David Bourget (Western Ontario)
David Chalmers (ANU, NYU)
Rafael De Clercq
Ezio Di Nucci
Jack Alan Reynolds
Learn more about PhilPapers
The sober amateur who takes the time to follow recent philosophical discussion will hardly resist the impression that much of it, in its dread of superstition and dogmatic reaction, has been oriented purposely toward skepticism: that a conclusion is admired in proportion as it is skeptical; that a jejune argument for skepticism will be admitted where a scrupulous defense of knowledge is derided or ignored; that an affirmative theory is a mere annoyance to be stamped down as quickly as possible to a normal level of denial and defeat. It is an age which most admires the man who, as somebody has said, 'has a difficulty for every solution'. Whether or not this judgment is fair, however, it is safe to say, with Whitehead, that 'the theory of induction is the despair of philosophy - and yet all our activities are based upon it'. [A.N. Whitehead, Science and the Modern World (New York, 1925, p. 35] So prodigious a theoretical contretemps cannot remain a tempest in the professors' teapot. The news that no foundation is discoverable for the procedures of empirical intelligence, and still more the proclaimed discovery that there is no foundation, and still more the complacency which recommends that we reconcile ourselves to the lack, condemn the problem as a 'pseudoproblem', and proceed by irrational faith or pragmatic postulate, will slowly shatter civilized life and thought, to a degree which will make the modernist's loss of confidence in Christian supernaturalism, so often cited as the ultimate in spiritual cataclysms, seem a minor vicissitude. The demand that rational man adjust himself to a somewhat bleaker universe than he once hoped for is only one large and picturesque instance of the sort of re-orientation which inductive intelligence, in its very nature,continually imposes, and well within the proved capacities of human reason and good-will..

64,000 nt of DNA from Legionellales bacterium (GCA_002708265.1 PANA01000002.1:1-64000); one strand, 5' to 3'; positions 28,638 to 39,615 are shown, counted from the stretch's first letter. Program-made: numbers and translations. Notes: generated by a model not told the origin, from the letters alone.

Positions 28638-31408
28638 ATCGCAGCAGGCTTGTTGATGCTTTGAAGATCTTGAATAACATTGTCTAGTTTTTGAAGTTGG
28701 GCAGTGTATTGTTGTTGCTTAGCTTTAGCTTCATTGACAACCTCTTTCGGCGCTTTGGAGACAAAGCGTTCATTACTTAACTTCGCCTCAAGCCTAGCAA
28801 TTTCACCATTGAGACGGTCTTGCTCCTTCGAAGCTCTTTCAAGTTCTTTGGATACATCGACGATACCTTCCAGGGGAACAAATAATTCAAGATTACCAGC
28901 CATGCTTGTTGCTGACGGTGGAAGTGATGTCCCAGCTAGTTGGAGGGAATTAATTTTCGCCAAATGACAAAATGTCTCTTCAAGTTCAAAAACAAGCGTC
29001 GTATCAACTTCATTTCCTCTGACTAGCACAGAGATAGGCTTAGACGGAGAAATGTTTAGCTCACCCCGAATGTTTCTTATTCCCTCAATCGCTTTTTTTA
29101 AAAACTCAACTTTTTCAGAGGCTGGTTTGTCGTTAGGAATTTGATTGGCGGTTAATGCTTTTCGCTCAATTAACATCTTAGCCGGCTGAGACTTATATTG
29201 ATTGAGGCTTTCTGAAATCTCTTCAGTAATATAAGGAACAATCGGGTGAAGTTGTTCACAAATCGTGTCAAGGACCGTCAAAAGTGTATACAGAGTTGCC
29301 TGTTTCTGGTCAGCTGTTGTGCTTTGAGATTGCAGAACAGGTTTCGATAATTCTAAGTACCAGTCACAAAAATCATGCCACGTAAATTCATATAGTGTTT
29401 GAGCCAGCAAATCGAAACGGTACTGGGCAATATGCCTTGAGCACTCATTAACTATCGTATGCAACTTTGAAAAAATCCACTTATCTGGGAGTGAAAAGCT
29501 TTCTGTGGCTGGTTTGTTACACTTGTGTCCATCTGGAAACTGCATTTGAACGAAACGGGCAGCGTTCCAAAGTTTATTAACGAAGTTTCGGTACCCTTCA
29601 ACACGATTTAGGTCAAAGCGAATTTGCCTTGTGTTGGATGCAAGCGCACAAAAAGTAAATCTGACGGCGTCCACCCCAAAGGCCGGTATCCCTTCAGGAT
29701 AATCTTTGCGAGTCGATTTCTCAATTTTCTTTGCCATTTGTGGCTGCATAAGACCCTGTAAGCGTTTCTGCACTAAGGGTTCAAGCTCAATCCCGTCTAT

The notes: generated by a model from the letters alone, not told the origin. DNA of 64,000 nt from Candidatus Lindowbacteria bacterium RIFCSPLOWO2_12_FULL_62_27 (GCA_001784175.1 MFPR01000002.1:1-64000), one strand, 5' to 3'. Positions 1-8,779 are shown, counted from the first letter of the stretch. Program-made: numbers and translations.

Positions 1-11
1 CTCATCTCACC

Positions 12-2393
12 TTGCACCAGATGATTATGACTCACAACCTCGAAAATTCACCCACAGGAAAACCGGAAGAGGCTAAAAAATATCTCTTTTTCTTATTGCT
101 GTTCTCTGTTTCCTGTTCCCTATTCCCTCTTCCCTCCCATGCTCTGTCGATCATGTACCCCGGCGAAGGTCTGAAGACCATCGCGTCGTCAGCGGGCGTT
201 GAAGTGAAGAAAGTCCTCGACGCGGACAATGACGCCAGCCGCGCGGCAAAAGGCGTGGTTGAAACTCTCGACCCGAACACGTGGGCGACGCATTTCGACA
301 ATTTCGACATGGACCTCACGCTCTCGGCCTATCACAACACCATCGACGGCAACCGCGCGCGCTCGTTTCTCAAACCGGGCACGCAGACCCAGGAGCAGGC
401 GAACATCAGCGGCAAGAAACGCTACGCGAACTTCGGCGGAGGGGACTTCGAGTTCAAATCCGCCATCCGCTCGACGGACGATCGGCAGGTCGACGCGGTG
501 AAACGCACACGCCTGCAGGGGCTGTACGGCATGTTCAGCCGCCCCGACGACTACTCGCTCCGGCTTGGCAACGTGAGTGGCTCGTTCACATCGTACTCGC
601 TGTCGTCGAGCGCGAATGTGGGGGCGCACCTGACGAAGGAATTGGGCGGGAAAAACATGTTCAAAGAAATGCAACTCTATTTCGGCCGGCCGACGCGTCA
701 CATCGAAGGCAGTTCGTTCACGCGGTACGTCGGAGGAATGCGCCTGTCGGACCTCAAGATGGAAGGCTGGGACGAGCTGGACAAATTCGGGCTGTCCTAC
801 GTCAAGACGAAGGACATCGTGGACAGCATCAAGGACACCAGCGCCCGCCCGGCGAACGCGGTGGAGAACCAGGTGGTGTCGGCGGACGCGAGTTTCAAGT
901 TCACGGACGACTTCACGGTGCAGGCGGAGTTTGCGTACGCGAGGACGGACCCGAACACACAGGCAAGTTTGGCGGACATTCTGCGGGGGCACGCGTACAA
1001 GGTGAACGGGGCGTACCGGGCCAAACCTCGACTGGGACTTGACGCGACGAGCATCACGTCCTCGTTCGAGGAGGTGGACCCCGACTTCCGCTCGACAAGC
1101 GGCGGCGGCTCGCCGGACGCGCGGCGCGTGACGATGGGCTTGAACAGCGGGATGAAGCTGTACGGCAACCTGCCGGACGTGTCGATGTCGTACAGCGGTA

|Keywords||No keywords specified (fix it)|
|Categories||categorize this paper)|
Setup an account with your affiliations in order to access resources via your University's proxy server
Configure custom proxy (use this if your affiliation does not provide a proxy)
|Through your library||
References found in this work BETA
No references found.
Citations of this work BETA
No citations found.
Similar books and articles
Paul Kurtz (2010). Exuberant Skepticism. Prometheus Books 59 John Glenn Drive.
Louis E. Loeb (2006). Psychology, Epistemology, and Skepticism in Hume's Argument About Induction. Synthese 152 (3):321 - 338.
John Greco (1998). The Force of Hume's Skepticism About Unobserved Matters of Fact. Journal of Philosophical Research 23:289-306.
William Hasker (2010). All Too Skeptical Theism. International Journal for Philosophy of Religion 68 (1):15-29.
Christine M. Korsgaard (1986). Skepticism About Practical Reason. Journal of Philosophy 83 (1):5-25.
Jay G. Williams (2008). Absolute Skepticism, Lao Zi and Krishnamurti. Proceedings of the Xxii World Congress of Philosophy 51:23-29.
John Greco (ed.) (2008). The Oxford Handbook of Skepticism. Oxford University Press.
W. Wong, N. Kolodny & J. Bridges (eds.) (2011). The Possibility of Philosophical Understanding: Essays for Barry Stroud. Oxford University Press.
Jessica M. Wilson (2012). The Regress Argument Against Cartesian Skepticism. Analysis 72 (4):668-673.
Brian Ribeiro (2002). Epistemological Skepticism(s) and Rational Self-Control. The Monist 85 (3):468-477.
Mohammad Hasan Soleimani (2008). The Limitation of Skepticism. Proceedings of the Xxii World Congress of Philosophy 53:267-271.
Jeff Jordan (2006). Does Skeptical Theism Lead to Moral Skepticism? Philosophy and Phenomenological Research 72 (2):403 - 417.
Added to index2010-12-22
Total downloads39 ( #105,511 of 1,907,383 )
Recent downloads (6 months)3 ( #275,486 of 1,907,383 )
How can I increase my downloads?